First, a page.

For 1973 there was one bad turn of events for the Trans Am, due to new government mandated noise regulations, the shaker hood scoop for both the SD-455 and L75 455, was now closed with a permanent plate in place where the 1970-1972 Trans Am had a solenoid operated flap that opened up to allow cool air into the air filter assembly. On the shaker hood scoop the L75 had "455" callouts while the SD-455 Trans had "SD-455" callouts.

The 1973 Trans Am's exterior was a carryover from the previous year only real change was the pattern on the twin front grilles had been slightly modified. All the wild spoilers and wheel flares were 1973transam-7still present. However there was a new option that gave the Trans Am a whole new persona when RPO WW7 was selected on the order sheet - this was the infamous big hood bird decal. When WW7 was not ordered, instead a much smaller bird decal was found on top of the front beak directly in front of the hood (just like all 1970-1972 Trans Ams). Many people don't realize that the hood bird was optional since the majority of 1973 to 1981 Trans Ams rolled off the assembly line with this massive hood decal. Pre-1973, behind the scenes there was a battle between Bill Mitchell, head of GM styling and John Schinella head of Firebird styling. Schinella wanted to include the hood bird as a Trans Am option however Mitchell who thought the big decal detracted from the Trans Am's looks wanted no part of it. Schinella eventually was able 1973transam-4to convince Mitchell to offer it as an option for 1973, and the rest as they say was history. The hood bird is what most people identify with the Trans Am - it made the 1970s Trans Am into a cultural icon.

1973 was also the introduction of the Radial Tuned Suspension (RTS) which was a specially tuned suspension for radial tires. When RTS was ordered the Trans Am's standard F60-15 bias ply tires were replaced with GR70-15 radial tires. RTS gave the Trans Am a very smooth and quiet ride however it came at a slight handling handicap since the F60-15 bias ply tires provided far superior cornering. But that wasn't the worst of it, all RTS equipped 1973 Trans Ams had white walls on the GR70-15 tires versus the F60-15 bias ply tires which came with white lettering. Somebody at Pontiac wasn't thinking, what buyer in their right mind wanted white wall tires on a fierce looking Trans Am? Buyers who wanted a Firebird body style with white wall tires were more inclined to purchase a Firebird Esprit. Never-the-less there were even some SD-455 buyers who opted for RTS - boy I bet they were surprised when they picked up their brand new SD-455 from the dealer after it arrived. And I am sure that some of the maiden voyages home from Pontiac dealerships by surprised 1973 RTS buyers included a unplanned stop at the local tire store for a set of new 15-inch white lettering performance radial tires. This didn't stop RTS from becoming a popular option, radial tires were the way future and everyone wanted them. Even by the late-1970s when radial tires were standard on the Trans Am a "RTS" plaque still remained on the Trans Am's aluminum engine-turned dash. As performance radial tires improved, within a few years most people forgot about bias ply tires. And even today, many early-1970s Trans Am without RTS owners have radial tires instead of the period correct bias ply tires. In other words today, nobody is crying the blues about the death of bias ply tires. Irregardless with or without RTS, the Trans Am was one of the best handling cars you were going to find for sale in America back in 1973. And just like the previous two years 15x7 inch Rally II wheels with trim rings were standard while a set of 15x7 inch Honeycomb wheels were optional.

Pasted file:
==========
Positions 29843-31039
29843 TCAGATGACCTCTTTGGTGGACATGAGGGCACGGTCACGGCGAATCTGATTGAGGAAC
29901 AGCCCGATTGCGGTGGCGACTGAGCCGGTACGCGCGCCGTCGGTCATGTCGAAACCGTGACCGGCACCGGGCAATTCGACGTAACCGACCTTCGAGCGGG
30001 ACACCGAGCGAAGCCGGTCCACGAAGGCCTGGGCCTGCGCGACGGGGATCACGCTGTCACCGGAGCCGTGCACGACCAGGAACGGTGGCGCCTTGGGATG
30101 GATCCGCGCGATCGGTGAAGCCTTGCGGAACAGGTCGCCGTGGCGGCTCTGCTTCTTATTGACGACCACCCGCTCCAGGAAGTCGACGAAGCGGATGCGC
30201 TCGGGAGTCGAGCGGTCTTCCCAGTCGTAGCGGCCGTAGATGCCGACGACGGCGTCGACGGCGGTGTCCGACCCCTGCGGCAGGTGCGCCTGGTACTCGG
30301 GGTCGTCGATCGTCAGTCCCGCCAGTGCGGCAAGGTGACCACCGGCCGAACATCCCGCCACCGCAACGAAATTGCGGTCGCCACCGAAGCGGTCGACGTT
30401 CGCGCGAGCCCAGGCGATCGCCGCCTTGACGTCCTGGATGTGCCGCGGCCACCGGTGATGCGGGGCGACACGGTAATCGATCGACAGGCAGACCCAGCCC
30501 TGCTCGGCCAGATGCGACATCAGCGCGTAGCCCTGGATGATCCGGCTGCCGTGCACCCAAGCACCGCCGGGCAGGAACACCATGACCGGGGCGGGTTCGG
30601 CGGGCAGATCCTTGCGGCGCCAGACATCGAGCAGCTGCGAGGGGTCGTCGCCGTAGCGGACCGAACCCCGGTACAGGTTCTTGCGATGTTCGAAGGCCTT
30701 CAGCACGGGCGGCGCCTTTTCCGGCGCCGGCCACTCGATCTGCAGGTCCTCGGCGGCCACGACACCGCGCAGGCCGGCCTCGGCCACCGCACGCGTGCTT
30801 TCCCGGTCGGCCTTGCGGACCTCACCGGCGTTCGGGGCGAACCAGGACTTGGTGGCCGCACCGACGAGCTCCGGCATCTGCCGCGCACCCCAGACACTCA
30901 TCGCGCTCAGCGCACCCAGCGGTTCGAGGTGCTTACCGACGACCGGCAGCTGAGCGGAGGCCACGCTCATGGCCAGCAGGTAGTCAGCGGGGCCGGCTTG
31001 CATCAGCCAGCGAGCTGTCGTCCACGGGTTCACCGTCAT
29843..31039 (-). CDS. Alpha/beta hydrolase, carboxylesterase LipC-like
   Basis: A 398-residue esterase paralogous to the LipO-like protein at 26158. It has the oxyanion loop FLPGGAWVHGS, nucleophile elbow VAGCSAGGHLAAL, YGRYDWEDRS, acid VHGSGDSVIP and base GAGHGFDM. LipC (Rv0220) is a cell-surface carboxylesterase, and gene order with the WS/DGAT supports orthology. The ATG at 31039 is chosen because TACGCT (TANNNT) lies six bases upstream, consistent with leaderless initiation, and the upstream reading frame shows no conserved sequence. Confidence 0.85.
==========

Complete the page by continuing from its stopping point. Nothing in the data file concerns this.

Not much had changed in the Trans Am's interior space for 1973 except for the introduction of more upscale looking seating surfaces. Even the base vinyl seats looked more upscale. Black, Saddle, and White were the three colors available on these base seats. There was the more upscale custom 1973transam-5interior trim package which consisted of attractive vinyl seating surfaces available in Beige, Black, Burgundy, Saddle, and White. And the upscale trim package could also be ordered with the same upscale seats in cloth - the only downside was Beige was the only color available when cloth was ordered.

There was no doubt that the Trans Am was the hot ticket for 1973, Pontiac by this time had gotten the memo that the muscle car era was over but had elected to throw it in the trash where the memo belonged. The SD-455 was the big dog on the street for the 1973 model year and even the hottest 1973 Corvette - the one equipped with the 270 horsepower 454 CID V8 couldn't touch the SD-455. 1973 would mark the end of Corvette hegemony during the rest of the 1970s - the Corvette would bow to the new top American performance car the Trans Am. Another trend was also taking root, the Trans Am was beginning its tenure in movies and TV shows. A Cameo White L75 1973 Trans Am had ample screen time in Clint Eastwood's classic film, Thunderbolt and Lightfoot (1974), with Jeff Bridges doing the fast driving on the big screen. When movie production ended, Eastwood kept the Trans Am as a regular driver for several years. And movie screen icon John Wayne who was the lead star in the commercially successful McQ (1974) movie was seen driving a L75 powered Brewster Green 1973 Trans Am sans the big WW7 hood bird decal. Wayne spent a lot of screen time behind the wheel of this Trans Am which was involved in a memorable car chase scene. Unfortunately the Brewster Green Trans Am didn't stay with Wayne since it was destroyed as part of the movie plot. Even in the early-1970s John Wayne who was known as "the Duke" and Clint Eastwood were both the quintessential big screen tough guys. There was no car that typified the ultimate tough guy image more than the Trans Am of this era, so it was fitting the Trans Am would be driven by both the Duke and Eastwood.

Written contents in this article - © 2013 Pete Dunton - All Rights Reserved